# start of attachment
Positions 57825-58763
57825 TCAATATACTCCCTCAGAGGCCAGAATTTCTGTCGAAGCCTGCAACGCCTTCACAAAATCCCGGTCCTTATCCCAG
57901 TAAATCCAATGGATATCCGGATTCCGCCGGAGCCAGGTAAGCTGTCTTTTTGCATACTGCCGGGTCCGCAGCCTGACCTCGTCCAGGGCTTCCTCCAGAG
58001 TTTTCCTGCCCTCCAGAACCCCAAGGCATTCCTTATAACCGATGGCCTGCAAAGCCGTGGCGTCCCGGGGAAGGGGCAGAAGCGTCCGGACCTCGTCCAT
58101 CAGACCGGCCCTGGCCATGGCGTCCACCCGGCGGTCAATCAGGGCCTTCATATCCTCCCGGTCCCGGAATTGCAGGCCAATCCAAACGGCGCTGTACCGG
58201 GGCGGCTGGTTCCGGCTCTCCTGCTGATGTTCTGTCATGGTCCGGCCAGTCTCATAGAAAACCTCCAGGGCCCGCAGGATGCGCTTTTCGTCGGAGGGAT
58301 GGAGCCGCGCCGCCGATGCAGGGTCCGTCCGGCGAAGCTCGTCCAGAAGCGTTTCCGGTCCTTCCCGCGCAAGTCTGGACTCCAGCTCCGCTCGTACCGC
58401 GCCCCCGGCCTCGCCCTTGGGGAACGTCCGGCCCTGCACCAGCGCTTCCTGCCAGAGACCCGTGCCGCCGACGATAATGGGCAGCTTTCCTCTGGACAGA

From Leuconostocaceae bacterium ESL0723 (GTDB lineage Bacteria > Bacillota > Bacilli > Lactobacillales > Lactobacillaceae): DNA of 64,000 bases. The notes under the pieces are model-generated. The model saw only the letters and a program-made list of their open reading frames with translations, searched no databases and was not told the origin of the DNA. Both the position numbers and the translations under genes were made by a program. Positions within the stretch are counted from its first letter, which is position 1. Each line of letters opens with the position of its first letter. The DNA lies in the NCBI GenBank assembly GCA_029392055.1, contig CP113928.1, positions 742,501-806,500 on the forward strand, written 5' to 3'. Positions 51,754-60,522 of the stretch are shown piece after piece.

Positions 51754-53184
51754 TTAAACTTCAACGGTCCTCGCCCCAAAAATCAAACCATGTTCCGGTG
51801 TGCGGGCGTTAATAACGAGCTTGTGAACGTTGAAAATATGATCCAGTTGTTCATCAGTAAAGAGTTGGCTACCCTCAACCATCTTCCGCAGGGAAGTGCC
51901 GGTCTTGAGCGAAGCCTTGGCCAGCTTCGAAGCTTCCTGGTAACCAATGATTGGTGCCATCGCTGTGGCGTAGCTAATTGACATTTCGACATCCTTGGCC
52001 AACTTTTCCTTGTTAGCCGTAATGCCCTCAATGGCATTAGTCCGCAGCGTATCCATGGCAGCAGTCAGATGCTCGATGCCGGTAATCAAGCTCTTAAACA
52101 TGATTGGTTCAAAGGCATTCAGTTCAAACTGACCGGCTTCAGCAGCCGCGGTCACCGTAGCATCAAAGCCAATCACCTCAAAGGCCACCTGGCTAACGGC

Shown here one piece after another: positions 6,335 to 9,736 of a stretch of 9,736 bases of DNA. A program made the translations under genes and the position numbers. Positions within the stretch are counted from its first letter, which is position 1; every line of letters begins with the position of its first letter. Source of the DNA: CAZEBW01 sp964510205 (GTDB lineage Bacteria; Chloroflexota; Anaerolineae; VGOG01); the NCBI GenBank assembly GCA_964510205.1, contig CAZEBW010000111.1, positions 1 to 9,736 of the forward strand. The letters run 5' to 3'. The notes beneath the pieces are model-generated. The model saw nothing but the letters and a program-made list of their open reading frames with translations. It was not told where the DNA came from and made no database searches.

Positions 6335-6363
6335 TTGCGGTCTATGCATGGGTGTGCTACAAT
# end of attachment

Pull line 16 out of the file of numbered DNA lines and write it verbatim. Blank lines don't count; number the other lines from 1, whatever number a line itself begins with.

Shown here one piece after another: positions 6,335 to 9,736 of a stretch of 9,736 bases of DNA. A program made the translations under genes and the position numbers. Positions within the stretch are counted from its first letter, which is position 1; every line of letters begins with the position of its first letter. Source of the DNA: CAZEBW01 sp964510205 (GTDB lineage Bacteria; Chloroflexota; Anaerolineae; VGOG01); the NCBI GenBank assembly GCA_964510205.1, contig CAZEBW010000111.1, positions 1 to 9,736 of the forward strand. The letters run 5' to 3'. The notes beneath the pieces are model-generated. The model saw nothing but the letters and a program-made list of their open reading frames with translations. It was not told where the DNA came from and made no database searches.